We then take the point by point measurements of the line center positions of the two oxygen line and reconvert the wavelength scale into the scale of commanded voltages. We then take the pointwise difference between the line center positions of the two oxygen lines, given in Volts. Then applying the nominal spacing change of interferomter spacing of 4.816, we find the true change in spacing, Δd, between the two lines. From the observations, we find 579.4 voltage steps bweteen the cores of the two lines, corresponding to a true spacing change of 0.2790 Å. From the two equations above, this implies a true interferomter spacing of 2.299 mm and the use of order 3649.
This measurement, however, is a very sensitive one. An error of 0.1 mÅ in the line center measurement will produce an uncertainty of 0.11 V in the voltage difference, corresponding to 0.5 mÅ in the determination of Δd. This in turn generates an error of 4 x 103 Å in the determination of the plate center, and an uncertainty of 0.6 in the order number.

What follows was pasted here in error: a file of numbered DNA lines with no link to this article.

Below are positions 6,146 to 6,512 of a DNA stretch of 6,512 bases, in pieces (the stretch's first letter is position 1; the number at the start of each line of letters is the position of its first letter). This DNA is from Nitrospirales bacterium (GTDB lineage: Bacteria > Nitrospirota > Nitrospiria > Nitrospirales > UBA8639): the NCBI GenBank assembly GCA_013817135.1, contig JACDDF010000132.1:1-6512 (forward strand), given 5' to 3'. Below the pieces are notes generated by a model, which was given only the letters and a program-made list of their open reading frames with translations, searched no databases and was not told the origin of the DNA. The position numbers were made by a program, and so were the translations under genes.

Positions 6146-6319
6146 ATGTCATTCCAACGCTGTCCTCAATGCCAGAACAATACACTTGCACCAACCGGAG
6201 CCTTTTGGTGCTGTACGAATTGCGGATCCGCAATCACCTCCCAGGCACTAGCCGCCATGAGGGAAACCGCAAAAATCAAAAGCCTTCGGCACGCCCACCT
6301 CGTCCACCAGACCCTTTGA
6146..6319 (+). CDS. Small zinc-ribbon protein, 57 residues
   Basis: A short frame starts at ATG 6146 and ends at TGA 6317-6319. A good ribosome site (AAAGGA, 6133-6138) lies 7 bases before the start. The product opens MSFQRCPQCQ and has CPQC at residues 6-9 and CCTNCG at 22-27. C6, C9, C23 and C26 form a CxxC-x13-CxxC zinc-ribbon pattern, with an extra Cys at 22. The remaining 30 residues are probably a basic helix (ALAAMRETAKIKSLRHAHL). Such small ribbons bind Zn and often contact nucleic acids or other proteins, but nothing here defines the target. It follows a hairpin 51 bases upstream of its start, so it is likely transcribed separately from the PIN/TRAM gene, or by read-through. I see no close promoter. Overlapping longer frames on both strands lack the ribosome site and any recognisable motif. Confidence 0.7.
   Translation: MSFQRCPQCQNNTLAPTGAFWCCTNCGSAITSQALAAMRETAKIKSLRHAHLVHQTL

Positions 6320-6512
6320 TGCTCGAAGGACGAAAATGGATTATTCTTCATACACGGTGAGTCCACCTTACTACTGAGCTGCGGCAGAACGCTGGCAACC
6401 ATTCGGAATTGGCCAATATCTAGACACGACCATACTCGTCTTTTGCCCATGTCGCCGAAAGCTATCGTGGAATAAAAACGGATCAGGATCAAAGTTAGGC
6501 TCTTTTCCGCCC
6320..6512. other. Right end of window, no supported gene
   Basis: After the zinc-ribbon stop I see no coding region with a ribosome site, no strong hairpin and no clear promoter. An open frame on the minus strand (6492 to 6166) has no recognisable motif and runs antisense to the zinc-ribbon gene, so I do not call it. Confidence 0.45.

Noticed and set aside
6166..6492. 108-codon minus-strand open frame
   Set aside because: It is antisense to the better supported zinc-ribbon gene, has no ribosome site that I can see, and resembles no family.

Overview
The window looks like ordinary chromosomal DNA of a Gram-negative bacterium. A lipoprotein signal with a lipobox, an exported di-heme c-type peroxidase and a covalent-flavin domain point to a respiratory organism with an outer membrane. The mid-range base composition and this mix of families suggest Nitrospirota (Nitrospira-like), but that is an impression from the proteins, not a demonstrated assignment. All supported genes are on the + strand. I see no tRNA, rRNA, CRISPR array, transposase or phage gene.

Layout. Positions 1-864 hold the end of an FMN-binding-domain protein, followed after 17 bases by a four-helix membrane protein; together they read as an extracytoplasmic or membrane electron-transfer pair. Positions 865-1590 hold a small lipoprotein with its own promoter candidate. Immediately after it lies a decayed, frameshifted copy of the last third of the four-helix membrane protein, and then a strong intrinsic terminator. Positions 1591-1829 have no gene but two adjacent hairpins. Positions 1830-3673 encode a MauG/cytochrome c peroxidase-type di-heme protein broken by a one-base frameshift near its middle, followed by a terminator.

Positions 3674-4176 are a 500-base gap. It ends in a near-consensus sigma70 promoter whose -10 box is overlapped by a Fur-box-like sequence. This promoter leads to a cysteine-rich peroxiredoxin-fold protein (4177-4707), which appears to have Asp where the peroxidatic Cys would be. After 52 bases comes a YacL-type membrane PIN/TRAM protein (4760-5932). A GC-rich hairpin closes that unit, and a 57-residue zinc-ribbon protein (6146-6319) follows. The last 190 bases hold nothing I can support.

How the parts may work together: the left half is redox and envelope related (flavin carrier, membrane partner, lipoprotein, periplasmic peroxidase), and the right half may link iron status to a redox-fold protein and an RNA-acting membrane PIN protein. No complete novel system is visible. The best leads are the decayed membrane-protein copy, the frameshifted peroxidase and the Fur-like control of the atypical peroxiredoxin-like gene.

From the error in the line center determination described above, we would expect an error in the difference between the two oxygen line positions to be ~0.7 mÅ. However, by summing up the differences measured in the 180,000 points in the field of view, we would expect to reduce the error in the mean difference by a factor of 100 or more.